NABA marks Black History Month by honoring accounting pioneers
As February marks Black History Month, the National Association of Black Accountants (NABA) celebrated the occasion by recognizing various African-American pioneers in the CPA profession on their website.
Profiles range from John W. Cromwell, Jr., the very first Black CPA, to the "NABA Nine," the founding members of the Association who came together back in 1969 to give minorities a voice in the profession.
"Black History Month is an important opportunity for us to celebrate the important contributions and achievements of blacks throughout our history, including black people that have been trailblazing in the field of accounting," writes Jina Etienne, NABA president/CEO, and Steven Harris, chairman of the board. "Now, more than ever, we must raise our voices to celebrate - and, where necessary, insist - that society continue to recognize black leaders, businesses, artists, educators, culture and tradition...But it's more than sharing stories to remind us of how far we have come. It is also an opportunity to deepen our commitment to educate, engage and empower."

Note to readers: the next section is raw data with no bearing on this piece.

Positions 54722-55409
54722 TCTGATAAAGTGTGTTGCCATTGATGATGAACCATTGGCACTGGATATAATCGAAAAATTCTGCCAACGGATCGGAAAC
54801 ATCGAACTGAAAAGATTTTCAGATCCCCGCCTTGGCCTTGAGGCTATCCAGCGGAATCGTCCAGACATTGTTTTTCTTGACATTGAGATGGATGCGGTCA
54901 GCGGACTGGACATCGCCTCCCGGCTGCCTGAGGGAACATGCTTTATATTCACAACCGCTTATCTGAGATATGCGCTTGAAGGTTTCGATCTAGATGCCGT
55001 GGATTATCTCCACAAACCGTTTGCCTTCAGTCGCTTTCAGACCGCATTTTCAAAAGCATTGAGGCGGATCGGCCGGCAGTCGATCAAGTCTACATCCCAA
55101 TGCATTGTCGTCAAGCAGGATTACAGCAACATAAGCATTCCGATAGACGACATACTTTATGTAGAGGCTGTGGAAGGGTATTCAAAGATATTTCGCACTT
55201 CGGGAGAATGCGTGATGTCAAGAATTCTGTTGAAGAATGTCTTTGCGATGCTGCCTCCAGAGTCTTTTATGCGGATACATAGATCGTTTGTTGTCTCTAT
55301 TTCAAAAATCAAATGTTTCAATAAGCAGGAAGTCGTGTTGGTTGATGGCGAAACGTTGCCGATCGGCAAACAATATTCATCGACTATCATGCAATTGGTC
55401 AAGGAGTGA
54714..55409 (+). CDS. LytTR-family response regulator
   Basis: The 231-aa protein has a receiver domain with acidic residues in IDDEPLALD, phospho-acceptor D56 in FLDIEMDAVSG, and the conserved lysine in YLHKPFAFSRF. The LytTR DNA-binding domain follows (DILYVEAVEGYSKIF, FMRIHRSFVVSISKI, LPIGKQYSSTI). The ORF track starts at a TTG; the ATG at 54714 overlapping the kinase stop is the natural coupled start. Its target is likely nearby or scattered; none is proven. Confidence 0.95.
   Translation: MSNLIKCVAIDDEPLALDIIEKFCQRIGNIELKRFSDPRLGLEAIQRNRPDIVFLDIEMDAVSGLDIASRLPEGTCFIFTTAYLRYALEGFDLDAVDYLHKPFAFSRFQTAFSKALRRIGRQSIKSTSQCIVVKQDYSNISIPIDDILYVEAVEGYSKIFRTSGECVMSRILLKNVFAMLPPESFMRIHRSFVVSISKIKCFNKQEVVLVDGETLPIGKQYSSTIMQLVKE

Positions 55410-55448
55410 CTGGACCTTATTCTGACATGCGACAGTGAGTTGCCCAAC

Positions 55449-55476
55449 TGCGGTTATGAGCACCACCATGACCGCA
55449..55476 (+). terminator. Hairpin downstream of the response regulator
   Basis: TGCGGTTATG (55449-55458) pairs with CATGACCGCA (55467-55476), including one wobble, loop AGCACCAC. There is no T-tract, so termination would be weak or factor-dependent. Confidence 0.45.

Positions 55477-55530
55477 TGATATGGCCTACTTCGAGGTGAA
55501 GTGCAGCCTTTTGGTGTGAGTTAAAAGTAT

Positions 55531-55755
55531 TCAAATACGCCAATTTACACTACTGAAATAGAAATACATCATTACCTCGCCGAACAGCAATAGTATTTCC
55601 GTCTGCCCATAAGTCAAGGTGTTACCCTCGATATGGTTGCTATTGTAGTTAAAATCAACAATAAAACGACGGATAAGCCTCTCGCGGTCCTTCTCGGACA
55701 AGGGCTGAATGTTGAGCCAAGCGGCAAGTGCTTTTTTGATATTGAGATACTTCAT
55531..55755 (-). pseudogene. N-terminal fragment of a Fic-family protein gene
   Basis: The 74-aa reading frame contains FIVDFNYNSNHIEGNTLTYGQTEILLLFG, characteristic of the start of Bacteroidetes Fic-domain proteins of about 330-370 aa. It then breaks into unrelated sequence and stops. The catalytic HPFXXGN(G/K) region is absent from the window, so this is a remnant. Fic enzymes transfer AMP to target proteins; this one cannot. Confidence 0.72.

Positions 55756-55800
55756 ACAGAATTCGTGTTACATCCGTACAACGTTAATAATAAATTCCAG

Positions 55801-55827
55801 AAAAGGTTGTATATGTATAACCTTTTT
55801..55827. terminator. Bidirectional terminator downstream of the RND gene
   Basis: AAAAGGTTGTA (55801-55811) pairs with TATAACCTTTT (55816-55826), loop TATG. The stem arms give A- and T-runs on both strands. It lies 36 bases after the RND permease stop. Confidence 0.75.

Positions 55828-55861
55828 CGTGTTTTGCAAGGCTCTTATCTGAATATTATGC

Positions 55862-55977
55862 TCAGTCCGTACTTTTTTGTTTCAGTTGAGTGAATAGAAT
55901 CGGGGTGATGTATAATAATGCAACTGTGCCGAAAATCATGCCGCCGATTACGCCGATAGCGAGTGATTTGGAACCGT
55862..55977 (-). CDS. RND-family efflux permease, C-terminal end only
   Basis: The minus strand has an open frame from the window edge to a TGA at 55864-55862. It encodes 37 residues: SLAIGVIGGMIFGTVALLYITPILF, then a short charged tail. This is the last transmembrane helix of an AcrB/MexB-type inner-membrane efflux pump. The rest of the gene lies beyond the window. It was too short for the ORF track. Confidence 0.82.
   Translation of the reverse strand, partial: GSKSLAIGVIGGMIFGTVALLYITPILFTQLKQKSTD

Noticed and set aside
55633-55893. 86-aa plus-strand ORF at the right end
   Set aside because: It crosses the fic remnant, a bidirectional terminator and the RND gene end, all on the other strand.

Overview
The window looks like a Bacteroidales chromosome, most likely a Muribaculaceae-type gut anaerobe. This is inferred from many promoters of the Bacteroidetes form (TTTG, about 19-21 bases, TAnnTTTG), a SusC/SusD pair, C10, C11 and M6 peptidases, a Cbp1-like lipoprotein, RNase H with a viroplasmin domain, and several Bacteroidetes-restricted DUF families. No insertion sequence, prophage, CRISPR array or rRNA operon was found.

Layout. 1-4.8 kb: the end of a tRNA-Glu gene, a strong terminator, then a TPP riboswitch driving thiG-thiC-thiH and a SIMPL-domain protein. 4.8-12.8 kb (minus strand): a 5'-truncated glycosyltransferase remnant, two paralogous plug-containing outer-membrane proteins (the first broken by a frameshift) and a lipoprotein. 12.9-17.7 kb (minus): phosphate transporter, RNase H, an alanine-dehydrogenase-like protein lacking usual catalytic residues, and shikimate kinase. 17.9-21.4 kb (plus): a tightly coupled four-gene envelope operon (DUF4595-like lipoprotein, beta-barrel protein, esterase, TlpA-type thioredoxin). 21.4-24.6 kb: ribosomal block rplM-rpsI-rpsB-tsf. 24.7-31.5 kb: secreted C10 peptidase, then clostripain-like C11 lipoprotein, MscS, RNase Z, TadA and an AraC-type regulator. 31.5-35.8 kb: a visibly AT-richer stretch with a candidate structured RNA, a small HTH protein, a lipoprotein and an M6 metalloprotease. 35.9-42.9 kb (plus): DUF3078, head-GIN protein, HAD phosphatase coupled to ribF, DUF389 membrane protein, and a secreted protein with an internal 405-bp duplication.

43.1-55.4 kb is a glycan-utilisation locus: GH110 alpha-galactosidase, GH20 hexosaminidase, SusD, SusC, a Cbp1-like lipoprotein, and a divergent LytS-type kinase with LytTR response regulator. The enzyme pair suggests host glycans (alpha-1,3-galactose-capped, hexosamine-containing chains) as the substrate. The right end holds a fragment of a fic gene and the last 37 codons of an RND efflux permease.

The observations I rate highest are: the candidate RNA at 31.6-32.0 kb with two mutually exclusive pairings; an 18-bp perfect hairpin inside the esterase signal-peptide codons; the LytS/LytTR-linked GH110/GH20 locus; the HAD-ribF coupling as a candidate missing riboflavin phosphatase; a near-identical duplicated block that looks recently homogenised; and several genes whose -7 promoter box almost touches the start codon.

For more on NABA's profiles - including an interview with Ruth Coles Harris, the first Black female CPA in Virginia - head to the Association's site here.